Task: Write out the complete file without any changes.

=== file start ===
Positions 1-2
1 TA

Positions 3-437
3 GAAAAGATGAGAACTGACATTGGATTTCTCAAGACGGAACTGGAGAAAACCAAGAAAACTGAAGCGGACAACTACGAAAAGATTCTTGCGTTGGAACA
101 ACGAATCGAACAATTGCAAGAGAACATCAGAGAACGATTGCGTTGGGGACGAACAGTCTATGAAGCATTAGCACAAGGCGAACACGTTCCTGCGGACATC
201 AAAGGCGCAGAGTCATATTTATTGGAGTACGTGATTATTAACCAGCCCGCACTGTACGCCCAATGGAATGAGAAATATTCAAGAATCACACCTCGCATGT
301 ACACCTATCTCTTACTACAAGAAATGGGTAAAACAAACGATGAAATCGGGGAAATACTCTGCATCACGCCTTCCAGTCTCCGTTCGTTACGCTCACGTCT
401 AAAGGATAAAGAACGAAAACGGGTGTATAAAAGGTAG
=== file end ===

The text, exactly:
Positions 1-2
1 TA

Positions 3-437
3 GAAAAGATGAGAACTGACATTGGATTTCTCAAGACGGAACTGGAGAAAACCAAGAAAACTGAAGCGGACAACTACGAAAAGATTCTTGCGTTGGAACA
101 ACGAATCGAACAATTGCAAGAGAACATCAGAGAACGATTGCGTTGGGGACGAACAGTCTATGAAGCATTAGCACAAGGCGAACACGTTCCTGCGGACATC
201 AAAGGCGCAGAGTCATATTTATTGGAGTACGTGATTATTAACCAGCCCGCACTGTACGCCCAATGGAATGAGAAATATTCAAGAATCACACCTCGCATGT
301 ACACCTATCTCTTACTACAAGAAATGGGTAAAACAAACGATGAAATCGGGGAAATACTCTGCATCACGCCTTCCAGTCTCCGTTCGTTACGCTCACGTCT
401 AAAGGATAAAGAACGAAAACGGGTGTATAAAAGGTAG